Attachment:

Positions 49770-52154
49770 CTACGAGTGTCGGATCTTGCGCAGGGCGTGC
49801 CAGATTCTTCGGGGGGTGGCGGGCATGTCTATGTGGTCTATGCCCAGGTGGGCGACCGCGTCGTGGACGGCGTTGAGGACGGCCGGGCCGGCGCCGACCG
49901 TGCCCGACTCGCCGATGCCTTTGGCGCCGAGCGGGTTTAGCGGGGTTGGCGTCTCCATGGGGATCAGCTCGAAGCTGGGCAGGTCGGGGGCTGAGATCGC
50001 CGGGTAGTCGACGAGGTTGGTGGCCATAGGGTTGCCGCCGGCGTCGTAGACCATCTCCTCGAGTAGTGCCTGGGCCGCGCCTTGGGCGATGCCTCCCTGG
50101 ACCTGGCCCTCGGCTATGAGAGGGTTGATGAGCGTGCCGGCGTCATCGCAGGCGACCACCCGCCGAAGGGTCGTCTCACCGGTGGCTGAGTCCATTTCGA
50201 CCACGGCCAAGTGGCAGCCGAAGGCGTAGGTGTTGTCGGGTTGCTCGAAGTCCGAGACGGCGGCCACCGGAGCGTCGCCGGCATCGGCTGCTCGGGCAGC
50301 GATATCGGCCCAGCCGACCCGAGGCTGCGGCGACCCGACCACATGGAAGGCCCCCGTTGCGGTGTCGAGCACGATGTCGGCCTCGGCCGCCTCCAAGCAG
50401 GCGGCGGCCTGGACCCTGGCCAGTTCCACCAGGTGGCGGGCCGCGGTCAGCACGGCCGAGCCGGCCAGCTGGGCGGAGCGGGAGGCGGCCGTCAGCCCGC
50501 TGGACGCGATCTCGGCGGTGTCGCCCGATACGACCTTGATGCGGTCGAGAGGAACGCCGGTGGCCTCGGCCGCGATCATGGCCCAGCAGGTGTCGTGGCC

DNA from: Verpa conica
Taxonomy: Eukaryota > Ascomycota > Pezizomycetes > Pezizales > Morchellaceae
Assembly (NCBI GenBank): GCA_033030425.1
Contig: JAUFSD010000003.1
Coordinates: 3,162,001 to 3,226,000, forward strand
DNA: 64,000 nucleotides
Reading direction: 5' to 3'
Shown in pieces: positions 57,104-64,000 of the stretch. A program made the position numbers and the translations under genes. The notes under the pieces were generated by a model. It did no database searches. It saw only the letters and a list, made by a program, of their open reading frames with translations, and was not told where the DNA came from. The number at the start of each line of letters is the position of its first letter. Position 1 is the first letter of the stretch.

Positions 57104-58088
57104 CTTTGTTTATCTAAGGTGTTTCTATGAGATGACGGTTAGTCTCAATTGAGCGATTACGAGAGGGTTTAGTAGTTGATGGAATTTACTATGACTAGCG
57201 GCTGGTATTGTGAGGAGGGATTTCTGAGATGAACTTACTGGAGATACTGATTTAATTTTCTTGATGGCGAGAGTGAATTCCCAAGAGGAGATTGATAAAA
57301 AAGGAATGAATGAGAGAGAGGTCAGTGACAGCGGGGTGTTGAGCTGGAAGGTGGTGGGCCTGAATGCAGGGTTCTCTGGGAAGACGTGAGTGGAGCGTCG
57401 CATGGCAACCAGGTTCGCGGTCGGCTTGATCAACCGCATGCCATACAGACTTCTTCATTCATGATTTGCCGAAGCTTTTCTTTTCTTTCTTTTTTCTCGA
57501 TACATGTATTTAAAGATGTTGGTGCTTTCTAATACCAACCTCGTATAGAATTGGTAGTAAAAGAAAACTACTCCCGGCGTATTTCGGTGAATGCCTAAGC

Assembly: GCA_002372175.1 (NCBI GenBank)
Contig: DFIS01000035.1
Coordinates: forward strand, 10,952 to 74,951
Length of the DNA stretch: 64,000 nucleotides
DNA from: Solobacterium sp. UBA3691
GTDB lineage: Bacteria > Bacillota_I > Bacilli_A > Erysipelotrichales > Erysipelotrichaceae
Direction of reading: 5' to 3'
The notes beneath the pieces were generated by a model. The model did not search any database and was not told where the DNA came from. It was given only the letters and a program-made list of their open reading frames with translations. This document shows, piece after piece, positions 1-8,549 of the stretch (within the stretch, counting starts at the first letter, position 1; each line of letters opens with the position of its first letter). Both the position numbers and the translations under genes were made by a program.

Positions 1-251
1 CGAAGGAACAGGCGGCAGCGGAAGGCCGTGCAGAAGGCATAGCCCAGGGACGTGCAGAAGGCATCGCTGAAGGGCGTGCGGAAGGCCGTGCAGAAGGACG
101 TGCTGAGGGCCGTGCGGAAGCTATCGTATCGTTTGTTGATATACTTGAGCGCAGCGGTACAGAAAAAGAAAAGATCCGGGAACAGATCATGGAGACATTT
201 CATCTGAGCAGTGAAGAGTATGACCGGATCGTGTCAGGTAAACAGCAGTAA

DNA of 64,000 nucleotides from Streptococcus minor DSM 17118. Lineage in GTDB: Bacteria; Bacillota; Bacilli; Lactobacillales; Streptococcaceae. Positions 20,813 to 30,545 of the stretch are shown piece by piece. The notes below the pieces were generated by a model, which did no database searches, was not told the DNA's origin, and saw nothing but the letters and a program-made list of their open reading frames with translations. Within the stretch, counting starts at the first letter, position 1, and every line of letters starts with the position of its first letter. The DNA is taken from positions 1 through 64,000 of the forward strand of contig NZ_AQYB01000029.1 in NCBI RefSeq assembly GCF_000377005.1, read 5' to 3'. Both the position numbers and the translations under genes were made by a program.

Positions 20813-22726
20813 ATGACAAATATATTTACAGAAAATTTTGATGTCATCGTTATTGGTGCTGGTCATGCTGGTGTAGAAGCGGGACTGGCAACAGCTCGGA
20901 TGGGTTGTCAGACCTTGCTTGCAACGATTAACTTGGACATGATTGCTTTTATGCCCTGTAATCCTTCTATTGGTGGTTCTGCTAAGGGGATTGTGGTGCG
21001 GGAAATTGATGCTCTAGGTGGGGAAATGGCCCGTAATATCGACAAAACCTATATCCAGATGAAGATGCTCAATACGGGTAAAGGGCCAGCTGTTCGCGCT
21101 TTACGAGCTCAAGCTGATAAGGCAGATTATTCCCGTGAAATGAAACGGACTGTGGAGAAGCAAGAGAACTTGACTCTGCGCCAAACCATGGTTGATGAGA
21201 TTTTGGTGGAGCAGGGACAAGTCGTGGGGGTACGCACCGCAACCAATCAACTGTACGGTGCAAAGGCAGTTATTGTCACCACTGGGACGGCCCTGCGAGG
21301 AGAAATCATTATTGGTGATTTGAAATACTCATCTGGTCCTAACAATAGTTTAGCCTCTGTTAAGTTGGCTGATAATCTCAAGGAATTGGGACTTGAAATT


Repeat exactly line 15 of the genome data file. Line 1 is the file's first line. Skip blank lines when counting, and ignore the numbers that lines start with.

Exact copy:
Coordinates: 3,162,001 to 3,226,000, forward strand